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Amazon EC2 Container Service

Container management service that supports Docker containers

What is Amazon EC2 Container Service?

Amazon EC2 Container Service lets you launch and stop container-enabled applications with simple API calls, allows you to query the state of your cluster from a centralized service, and gives you access to many familiar Amazon EC2 features like security groups, EBS volumes and IAM roles.
Amazon EC2 Container Service is a tool in the Containers as a Service category of a tech stack.

Who uses Amazon EC2 Container Service?

Companies
1858 companies reportedly use Amazon EC2 Container Service in their tech stacks, including Amazon, Udemy, and Instacart.

Developers
11906 developers on StackShare have stated that they use Amazon EC2 Container Service.

Amazon EC2 Container Service Integrations

Docker, Amazon EC2, Datadog, AWS Fargate, and Amazon CodeGuru are some of the popular tools that integrate with Amazon EC2 Container Service. Here's a list of all 20 tools that integrate with Amazon EC2 Container Service.
Pros of Amazon EC2 Container Service
100
Backed by amazon
72
Familiar to ec2
53
Cluster based
42
Simple API
26
Iam roles
7
Scheduler
7
Cluster management
7
Programmatic Control
4
Container-enabled applications
4
Socker support
2
No additional cost
1
Easy to use and cheap
Decisions about Amazon EC2 Container Service

Here are some stack decisions, common use cases and reviews by companies and developers who chose Amazon EC2 Container Service in their tech stack.

Deep Shah
Software Engineer at Amazon · | 6 upvotes · 952.3K views

I only know Java and so thinking of building a web application in the following order. I need some help on what alternatives I can choose. Open to replace components, services, or infrastructure.

  • Frontend: AngularJS, Bootstrap
  • Web Framework: Spring Boot
  • Database: Amazon DynamoDB
  • Authentication: Auth0
  • Deployment: Amazon EC2 Container Service
  • Local Testing: Docker
  • Marketing: Mailchimp (Separately Export from Auth0)
  • Website Domain: GoDaddy
  • Routing: Amazon Route 53

PS: Open to exploring options of going completely native ( AWS Lambda, AWS Security but have to learn all)

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Simon Bettison
Managing Director at Bettison.org Limited · | 8 upvotes · 771.4K views
Shared insights
at

In 2012 we made the very difficult decision to entirely re-engineer our existing monolithic LAMP application from the ground up in order to address some growing concerns about it's long term viability as a platform.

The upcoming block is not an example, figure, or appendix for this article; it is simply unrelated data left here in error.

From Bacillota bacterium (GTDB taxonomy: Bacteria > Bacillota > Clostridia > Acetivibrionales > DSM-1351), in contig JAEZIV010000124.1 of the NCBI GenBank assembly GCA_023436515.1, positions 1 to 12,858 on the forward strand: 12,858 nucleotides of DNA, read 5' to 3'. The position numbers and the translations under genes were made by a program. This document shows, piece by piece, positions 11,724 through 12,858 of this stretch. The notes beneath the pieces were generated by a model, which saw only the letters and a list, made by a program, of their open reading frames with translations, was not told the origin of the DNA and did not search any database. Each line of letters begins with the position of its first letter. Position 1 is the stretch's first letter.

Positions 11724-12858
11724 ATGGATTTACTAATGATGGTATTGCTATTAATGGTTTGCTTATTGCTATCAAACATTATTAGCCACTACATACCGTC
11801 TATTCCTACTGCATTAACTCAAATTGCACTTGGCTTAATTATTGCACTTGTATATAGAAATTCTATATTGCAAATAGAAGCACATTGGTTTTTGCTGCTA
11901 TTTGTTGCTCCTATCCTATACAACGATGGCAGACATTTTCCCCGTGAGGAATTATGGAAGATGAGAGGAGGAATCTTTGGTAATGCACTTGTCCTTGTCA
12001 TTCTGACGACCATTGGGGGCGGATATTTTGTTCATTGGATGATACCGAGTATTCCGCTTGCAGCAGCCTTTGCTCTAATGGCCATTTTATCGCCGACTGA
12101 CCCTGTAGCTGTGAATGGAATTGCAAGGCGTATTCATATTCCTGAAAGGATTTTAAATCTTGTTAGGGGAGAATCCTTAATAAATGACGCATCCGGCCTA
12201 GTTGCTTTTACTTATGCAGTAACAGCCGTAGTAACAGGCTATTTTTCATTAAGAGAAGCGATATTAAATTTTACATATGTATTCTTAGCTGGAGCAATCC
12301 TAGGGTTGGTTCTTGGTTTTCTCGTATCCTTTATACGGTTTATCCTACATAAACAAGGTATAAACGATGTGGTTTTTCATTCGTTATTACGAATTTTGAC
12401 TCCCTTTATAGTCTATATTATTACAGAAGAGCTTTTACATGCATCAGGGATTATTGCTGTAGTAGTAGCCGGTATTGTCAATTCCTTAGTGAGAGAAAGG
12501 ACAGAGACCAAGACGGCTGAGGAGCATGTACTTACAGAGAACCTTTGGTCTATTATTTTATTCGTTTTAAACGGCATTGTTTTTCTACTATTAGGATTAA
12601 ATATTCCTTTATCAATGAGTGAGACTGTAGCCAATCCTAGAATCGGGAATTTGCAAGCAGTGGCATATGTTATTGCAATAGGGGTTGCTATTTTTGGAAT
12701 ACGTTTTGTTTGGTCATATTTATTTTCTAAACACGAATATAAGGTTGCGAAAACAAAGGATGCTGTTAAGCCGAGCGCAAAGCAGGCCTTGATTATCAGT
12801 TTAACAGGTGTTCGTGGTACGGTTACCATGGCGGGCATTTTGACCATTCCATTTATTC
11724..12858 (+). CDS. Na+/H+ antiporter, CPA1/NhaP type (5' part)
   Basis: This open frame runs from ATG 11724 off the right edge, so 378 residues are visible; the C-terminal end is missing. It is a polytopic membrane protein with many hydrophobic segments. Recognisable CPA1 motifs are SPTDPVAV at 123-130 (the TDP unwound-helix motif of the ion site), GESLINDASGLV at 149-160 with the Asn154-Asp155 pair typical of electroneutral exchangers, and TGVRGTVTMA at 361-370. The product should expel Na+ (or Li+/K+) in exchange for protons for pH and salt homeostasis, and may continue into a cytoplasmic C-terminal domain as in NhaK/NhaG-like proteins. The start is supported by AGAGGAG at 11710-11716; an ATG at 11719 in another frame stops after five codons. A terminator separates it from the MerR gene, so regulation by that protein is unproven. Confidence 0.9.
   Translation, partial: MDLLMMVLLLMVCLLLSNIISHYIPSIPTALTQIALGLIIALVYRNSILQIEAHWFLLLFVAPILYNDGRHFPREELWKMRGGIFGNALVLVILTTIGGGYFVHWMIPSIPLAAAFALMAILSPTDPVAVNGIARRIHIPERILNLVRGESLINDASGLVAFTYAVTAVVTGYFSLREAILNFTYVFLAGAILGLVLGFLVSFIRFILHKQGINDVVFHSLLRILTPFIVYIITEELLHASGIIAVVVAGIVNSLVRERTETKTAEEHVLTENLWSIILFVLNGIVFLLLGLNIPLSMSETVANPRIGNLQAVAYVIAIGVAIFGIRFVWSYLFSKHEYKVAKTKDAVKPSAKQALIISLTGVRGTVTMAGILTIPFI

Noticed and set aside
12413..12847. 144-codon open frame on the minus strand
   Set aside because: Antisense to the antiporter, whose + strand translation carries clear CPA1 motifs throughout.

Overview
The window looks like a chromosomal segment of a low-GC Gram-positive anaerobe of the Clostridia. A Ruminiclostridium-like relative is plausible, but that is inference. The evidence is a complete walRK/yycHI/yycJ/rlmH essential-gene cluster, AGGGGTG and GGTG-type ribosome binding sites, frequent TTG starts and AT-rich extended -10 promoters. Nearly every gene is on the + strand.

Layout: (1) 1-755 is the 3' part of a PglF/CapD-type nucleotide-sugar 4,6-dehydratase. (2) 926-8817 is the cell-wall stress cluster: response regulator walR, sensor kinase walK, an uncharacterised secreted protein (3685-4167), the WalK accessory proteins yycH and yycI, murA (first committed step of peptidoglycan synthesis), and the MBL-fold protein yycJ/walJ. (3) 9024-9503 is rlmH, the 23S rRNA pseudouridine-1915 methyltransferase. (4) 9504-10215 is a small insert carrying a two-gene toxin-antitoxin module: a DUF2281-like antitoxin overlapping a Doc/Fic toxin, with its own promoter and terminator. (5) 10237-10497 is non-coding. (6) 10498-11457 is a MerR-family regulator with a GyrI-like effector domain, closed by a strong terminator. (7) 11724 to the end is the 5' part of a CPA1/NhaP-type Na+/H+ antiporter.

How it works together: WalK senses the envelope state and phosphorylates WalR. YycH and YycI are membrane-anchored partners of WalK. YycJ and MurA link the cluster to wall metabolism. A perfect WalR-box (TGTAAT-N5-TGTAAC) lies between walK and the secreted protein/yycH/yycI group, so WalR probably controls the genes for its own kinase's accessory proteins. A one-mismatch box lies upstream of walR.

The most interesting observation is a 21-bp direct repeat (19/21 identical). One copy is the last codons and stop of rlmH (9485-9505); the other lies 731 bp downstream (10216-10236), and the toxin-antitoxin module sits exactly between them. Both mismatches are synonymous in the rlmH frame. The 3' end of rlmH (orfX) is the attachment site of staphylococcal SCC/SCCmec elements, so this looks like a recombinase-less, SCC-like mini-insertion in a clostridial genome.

Full application re-write is almost always never the answer, because of the risks involved. However the situation warranted drastic action as it was clear that the existing product was going to face severe scaling issues. We felt it better address these sooner rather than later and also take the opportunity to improve the international architecture and also to refactor the database in. order that it better matched the changes in core functionality.

PostgreSQL was chosen for its reputation as being solid ACID compliant database backend, it was available as an offering AWS RDS service which reduced the management overhead of us having to configure it ourselves. In order to reduce read load on the primary database we implemented an Elasticsearch layer for fast and scalable search operations. Synchronisation of these indexes was to be achieved through the use of Sidekiq's Redis based background workers on Amazon ElastiCache. Again the AWS solution here looked to be an easy way to keep our involvement in managing this part of the platform at a minimum. Allowing us to focus on our core business.

Rails ls was chosen for its ability to quickly get core functionality up and running, its MVC architecture and also its focus on Test Driven Development using RSpec and Selenium with Travis CI providing continual integration. We also liked Ruby for its terse, clean and elegant syntax. Though YMMV on that one!

Unicorn was chosen for its continual deployment and reputation as a reliable application server, nginx for its reputation as a fast and stable reverse-proxy. We also took advantage of the Amazon CloudFront CDN here to further improve performance by caching static assets globally.

We tried to strike a balance between having control over management and configuration of our core application with the convenience of being able to leverage AWS hosted services for ancillary functions (Amazon SES , Amazon SQS Amazon Route 53 all hosted securely inside Amazon VPC of course!).

Whilst there is some compromise here with potential vendor lock in, the tasks being performed by these ancillary services are no particularly specialised which should mitigate this risk. Furthermore we have already containerised the stack in our development using Docker environment, and looking to how best to bring this into production - potentially using Amazon EC2 Container Service